Life was good – your SaaS app was humming along, customers were happy, and business was booming. Then one day, it happened – a customer’s data is corrupt and needs to be restored ASAP! Or maybe a runaway job locked the database and brought the app to its knees, or a diligent customer demanded a more secure, isolated data store. You realize all your proverbial data eggs are in one basket, but you don’t want to maintain tens or hundreds of databases. Multi-tenancy is the solution to your problem!
Serverless applications are becoming more and more popular, but developers quickly find themselves asking, “How do I manage all of these functions?” Serverless Framework is a (relatively) painless way to develop and deploy your serverless application to AWS, Azure, Google Cloud, and other providers. However, getting started isn’t always easy. Here is an overview of how to get started with Serverless Framework using AWS and some common mistakes to avoid.
As software ages, eventually and inevitably, it’s going to become out of date and misaligned with organizational goals and objectives. Here are four steps for determining the health of your legacy applications and whether or not they are ready for modernization or retirement.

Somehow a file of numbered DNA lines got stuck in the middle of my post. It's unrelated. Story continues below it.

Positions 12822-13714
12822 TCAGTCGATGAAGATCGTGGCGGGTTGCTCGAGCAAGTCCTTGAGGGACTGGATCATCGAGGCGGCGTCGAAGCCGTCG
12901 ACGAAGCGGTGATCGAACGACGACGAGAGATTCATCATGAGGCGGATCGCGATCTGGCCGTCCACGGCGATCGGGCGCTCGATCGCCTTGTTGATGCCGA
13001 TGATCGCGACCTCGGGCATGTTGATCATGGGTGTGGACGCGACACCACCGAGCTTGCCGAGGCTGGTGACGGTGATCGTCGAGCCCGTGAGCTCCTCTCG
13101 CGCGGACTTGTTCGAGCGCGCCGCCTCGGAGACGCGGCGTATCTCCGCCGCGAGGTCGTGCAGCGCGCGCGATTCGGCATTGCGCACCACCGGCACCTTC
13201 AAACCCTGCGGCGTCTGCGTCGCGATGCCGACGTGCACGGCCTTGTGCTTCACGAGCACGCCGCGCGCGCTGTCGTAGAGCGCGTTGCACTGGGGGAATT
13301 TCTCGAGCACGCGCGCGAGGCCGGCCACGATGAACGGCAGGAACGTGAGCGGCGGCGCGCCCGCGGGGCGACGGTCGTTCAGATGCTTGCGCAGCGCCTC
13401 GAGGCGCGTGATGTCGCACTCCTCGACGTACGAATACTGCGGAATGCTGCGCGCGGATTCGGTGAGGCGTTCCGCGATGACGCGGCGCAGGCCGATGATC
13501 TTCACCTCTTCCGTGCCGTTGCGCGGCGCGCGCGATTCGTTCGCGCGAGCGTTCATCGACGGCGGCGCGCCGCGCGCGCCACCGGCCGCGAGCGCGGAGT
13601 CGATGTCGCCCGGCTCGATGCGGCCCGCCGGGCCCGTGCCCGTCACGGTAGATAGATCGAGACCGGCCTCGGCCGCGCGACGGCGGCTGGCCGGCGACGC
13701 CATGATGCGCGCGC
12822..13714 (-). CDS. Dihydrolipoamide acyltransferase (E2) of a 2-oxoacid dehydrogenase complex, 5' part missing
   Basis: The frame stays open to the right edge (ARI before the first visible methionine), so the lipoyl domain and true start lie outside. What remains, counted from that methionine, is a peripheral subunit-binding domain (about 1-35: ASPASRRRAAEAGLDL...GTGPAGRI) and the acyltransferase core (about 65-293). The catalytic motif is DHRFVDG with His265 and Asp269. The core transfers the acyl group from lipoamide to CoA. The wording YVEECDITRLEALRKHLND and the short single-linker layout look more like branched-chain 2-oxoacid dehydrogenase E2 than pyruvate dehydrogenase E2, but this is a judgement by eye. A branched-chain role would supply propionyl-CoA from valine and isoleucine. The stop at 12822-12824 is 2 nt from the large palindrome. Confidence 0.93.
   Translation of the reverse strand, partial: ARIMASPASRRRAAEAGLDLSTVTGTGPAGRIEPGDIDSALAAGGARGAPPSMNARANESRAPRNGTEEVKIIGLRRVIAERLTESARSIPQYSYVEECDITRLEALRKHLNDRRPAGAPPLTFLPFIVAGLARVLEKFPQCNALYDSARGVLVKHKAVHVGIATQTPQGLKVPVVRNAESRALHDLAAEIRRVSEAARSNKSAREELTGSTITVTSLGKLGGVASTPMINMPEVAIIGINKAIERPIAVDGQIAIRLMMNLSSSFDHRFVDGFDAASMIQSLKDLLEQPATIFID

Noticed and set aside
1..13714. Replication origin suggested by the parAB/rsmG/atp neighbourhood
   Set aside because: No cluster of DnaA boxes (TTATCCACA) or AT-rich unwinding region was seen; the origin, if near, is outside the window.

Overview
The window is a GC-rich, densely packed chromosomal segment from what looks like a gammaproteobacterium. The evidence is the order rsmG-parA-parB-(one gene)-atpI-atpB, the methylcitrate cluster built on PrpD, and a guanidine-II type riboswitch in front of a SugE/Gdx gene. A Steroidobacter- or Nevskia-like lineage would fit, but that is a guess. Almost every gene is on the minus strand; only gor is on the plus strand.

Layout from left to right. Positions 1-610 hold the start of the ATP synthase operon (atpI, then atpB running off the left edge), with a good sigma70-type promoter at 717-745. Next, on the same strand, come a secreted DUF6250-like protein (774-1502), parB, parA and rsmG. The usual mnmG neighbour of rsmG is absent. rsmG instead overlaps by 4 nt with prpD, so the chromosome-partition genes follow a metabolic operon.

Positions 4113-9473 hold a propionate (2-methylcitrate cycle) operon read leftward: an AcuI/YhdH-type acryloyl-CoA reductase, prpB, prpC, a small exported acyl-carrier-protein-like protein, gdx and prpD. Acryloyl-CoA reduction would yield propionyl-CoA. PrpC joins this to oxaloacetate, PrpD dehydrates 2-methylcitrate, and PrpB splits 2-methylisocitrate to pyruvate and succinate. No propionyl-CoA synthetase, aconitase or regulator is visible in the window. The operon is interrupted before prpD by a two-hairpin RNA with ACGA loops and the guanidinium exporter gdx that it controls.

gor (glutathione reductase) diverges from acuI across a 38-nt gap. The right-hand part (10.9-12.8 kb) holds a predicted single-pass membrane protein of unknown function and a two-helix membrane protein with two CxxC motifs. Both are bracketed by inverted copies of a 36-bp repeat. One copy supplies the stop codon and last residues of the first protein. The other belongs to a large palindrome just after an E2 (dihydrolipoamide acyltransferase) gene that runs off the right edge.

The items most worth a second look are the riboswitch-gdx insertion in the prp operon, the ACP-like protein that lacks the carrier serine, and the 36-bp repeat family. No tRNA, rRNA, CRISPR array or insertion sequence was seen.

Charity Majors, co-author of Database Reliability Engineering, shared a tweet that drives home how to approach the transition from single applications to a complex, distributed system of microservices.
@mipsytipsy. “Embrace the fact that everything is failing all the time - and it’s okay! We build for resiliency, not uptime.” Charity Majors, Twitter, https://twitter.com/mipsytipsy/status/1134499865335963648.
You can invest a lot in making any single system component reliable, performant, and scalable. The investment is often worthwhile and necessary, but what matters to users is the system’s uptime as a whole. Reliable components aren’t enough to make the entire system reliable if it’s unable to tolerate and recover from failures. Here are some thoughts about building your system for resiliency and two popular microservices patterns to cope with failure.
We’ve all seen charts of the software development lifecycle (SDLC). They often have a stage with a name such as “operate” or “maintain” that the development team will briefly mention in their enthusiasm to move on to the next stage: building new features. But the operational phase of the software development lifecycle is, in many ways, the most important; it’s where the rubber meets the road.
By making operability a priority for your software, you’re investing in a maintainable present and the data to build the future. Here are four steps effective software development teams take to ensure they get the operational phase right.